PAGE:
A conversation about two-parent privilege
Melissa Kearney explains her new book
Melissa Kearney is in the odd position of having written a controversial book, “The Two-Parent Privilege,” whose thesis strikes me as relatively uncontroversial.
The population of children raised by two cohabiting parents in a stable relationship (which typically means marriage in the United States) displays considerably better outcomes in life than the population of children raised by solo parents. There are many questions one could ask about what policies follow from this observation, and some of Kearney’s answers are controversial. Many conservatives, for example, believe that the welfare state generates an increase in solo parenting in a way that perversely leaves children worse off. Kearney says, based on her research, that this isn’t true, and we should do more to help the population of poor children — a population primarily composed of kids in single-parent households. Most of the coverage of her book has focused on left critiques of her thesis and on her criticisms of the left, but the argument she makes forcefully about the welfare state in our conversation is arguably the most important part.
If the conservatives praising this book took that message to heart, it would be a game-changer for public policy.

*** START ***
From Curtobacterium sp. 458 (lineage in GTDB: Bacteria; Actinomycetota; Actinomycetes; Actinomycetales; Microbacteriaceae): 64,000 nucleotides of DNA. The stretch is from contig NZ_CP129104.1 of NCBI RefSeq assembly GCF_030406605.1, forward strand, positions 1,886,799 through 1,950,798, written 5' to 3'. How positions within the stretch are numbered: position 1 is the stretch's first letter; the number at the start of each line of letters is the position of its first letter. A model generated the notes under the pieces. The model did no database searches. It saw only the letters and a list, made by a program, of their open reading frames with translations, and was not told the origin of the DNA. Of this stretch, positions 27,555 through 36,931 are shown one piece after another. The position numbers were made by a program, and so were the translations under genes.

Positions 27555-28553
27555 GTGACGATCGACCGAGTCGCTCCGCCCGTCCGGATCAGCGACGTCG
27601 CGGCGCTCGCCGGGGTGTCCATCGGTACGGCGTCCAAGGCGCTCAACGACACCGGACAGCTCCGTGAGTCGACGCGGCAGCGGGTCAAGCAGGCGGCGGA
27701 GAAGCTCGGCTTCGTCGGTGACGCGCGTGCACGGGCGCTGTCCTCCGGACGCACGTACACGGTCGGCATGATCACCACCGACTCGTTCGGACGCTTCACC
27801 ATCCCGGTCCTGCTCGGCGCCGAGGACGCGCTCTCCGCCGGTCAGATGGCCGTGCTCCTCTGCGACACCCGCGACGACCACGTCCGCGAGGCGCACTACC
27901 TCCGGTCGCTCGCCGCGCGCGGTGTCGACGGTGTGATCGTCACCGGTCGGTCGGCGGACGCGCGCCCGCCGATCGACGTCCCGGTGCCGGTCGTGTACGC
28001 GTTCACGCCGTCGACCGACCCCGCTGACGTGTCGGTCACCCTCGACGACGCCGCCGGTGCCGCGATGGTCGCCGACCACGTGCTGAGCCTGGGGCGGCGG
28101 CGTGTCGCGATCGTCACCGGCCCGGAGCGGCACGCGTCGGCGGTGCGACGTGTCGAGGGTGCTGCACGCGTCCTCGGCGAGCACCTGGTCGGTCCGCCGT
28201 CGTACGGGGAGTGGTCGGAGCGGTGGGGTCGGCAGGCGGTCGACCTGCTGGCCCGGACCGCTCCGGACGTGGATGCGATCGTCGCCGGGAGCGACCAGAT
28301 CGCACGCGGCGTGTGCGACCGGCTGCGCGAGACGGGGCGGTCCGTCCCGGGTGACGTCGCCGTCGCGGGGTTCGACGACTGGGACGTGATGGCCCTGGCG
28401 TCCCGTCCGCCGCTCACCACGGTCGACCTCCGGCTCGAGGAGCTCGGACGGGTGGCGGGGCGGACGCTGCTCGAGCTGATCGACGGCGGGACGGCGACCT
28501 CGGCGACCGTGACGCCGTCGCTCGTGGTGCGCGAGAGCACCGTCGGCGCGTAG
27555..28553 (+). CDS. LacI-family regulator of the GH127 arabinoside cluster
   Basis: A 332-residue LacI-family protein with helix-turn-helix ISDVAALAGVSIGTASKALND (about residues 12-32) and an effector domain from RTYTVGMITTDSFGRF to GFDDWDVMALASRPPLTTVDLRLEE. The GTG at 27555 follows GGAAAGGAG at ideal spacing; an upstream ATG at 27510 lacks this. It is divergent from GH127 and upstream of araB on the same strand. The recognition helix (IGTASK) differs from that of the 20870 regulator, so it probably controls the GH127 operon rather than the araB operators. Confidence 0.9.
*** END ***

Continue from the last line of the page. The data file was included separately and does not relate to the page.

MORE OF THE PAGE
But she also observes that while most poor households are single-parent households, it’s not the case that most single-parent households are poor. And while the non-poor children of single parents are better off than their poor counterparts, they are still worse-off than their peers raised in two-parent households. Some of that is driven by the extra income of a second parent, but the disparity persists even when you control for that — driven perhaps by the fact that two-parent households provide much more parenting.
We talk about the question of what, if anything, can actually be done to leverage these insights to help kids. I am somewhat more skeptical than Kearney that a tractable policy solution is at hand (see Nate Hilger’s critique), but it is possible that more socially responsible cultural messaging would make a difference here.
I also think the uncontroversial basic observation is actually sneakily important.
It’s routine in social science and policy analysis to control for things like parental income, race, or educational attainment before drawing conclusions. It is not routine to do the same with family structure, even though it’s widely understood that family structure has independent predictive power of many outcomes of interest.
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